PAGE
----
CEO survey reveals deep gloom

Marty Lederhandler/AP/File
A fog over New York, the world's financial center.

America's CEOs are in a deep funk.

Their economic outlook for sales, employment, and capital spending in the next six months plunged to a record low, the Business Roundtable reported Tuesday. The group's survey index fell to -5 from 16.5 in the first quarter of this year, the index's first foray into negative territory in its six-year history and far below the 50-plus reading that would signal expansion.

Still optimistic?

"I think we're really close to a bottom," Harold "Terry" McGraw III, chairman of the Business Roundtable and chairman and CEO of The McGraw-Hill Companies, told reporters in a conference call. "We'll start to see the pace of decline slowing down."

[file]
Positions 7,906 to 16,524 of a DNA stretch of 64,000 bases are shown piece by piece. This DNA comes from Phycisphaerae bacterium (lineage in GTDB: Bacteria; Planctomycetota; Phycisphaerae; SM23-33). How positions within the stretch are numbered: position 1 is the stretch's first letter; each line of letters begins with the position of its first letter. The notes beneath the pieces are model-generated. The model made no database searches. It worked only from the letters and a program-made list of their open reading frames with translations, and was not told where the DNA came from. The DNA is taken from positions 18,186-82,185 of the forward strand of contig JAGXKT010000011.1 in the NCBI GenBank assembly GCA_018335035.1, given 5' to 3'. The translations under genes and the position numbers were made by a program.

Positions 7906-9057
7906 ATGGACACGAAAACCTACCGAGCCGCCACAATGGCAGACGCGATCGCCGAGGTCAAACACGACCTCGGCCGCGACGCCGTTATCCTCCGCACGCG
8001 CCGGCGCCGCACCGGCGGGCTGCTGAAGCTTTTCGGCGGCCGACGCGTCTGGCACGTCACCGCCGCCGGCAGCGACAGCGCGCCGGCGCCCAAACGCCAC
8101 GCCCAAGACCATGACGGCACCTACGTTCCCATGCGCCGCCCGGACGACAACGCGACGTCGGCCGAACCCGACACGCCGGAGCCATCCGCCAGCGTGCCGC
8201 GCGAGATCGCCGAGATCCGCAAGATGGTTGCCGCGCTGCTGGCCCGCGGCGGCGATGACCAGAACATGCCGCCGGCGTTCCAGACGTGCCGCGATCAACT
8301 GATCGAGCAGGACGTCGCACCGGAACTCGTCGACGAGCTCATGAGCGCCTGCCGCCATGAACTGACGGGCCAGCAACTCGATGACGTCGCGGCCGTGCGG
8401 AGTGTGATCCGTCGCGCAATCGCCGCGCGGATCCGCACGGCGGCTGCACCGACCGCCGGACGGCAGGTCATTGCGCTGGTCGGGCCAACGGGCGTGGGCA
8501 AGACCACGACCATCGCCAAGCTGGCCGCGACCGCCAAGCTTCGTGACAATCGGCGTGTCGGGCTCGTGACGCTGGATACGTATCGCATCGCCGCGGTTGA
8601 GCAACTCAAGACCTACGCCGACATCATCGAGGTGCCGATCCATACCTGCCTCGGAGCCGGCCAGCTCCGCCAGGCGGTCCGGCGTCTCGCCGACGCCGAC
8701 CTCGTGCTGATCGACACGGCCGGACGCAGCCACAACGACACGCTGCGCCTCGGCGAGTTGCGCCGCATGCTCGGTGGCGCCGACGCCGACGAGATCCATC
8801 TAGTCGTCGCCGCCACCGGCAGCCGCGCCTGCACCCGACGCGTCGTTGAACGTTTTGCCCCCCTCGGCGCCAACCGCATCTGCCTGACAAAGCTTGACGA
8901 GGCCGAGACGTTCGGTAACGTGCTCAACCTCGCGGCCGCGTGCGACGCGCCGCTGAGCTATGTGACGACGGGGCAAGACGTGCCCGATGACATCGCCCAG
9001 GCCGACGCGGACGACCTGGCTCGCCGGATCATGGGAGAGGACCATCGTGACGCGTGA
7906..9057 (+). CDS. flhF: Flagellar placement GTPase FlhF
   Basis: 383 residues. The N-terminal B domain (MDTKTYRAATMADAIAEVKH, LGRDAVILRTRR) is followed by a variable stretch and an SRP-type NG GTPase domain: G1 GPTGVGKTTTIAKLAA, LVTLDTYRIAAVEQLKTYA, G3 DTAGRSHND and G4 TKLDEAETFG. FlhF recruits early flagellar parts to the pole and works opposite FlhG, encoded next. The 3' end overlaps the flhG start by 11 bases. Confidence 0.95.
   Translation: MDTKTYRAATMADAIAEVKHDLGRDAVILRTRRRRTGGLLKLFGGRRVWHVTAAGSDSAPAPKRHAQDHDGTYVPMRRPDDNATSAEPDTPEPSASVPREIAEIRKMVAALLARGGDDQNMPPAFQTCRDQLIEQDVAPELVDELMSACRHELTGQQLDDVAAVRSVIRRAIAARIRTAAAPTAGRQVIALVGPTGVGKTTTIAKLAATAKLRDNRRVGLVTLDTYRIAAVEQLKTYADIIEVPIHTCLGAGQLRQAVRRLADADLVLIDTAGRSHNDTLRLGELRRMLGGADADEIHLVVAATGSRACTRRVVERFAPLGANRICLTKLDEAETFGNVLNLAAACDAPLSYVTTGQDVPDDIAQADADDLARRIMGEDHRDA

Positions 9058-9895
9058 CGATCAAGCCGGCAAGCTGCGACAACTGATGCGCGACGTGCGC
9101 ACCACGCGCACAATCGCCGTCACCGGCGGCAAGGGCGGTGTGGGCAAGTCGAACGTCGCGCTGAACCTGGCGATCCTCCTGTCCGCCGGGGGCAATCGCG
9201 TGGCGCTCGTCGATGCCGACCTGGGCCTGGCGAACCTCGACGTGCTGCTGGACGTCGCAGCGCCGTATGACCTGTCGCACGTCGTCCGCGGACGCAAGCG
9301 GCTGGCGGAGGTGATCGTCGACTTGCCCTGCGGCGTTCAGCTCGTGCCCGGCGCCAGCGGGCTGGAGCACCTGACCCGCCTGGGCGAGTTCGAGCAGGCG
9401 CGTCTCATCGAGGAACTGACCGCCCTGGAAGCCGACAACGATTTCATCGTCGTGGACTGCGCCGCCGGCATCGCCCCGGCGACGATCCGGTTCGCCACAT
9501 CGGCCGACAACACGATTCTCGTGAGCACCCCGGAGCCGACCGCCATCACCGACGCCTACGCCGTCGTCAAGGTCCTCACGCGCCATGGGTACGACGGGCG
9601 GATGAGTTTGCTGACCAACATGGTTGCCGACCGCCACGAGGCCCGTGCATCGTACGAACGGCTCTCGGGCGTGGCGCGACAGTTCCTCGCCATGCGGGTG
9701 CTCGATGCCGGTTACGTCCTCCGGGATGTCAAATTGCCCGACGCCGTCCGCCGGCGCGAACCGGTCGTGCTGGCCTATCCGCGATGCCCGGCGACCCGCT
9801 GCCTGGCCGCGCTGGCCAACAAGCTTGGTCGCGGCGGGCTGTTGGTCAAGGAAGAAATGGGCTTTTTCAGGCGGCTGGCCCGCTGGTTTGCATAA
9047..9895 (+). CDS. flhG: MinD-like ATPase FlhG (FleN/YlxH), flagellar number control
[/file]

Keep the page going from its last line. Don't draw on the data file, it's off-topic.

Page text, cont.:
The outlook of the 100 CEOs surveyed by the business organization didn't reflect his optimism. The survey found that 71 percent expected their company's employment level to drop in the next six months, up from 60 percent in the fourth quarter of 2008; 67 percent expected lower sales vs. 45 percent the previous quarter; and 66 percent predicted a drop in capital spending, up from 52 percent.

Markets more buoyant

The survey was taken last month during the run-up in the stock market, which has fueled hopes for recovery. But the CEOs – normally, an optimistic bunch – sound worried, which is not a good sign.

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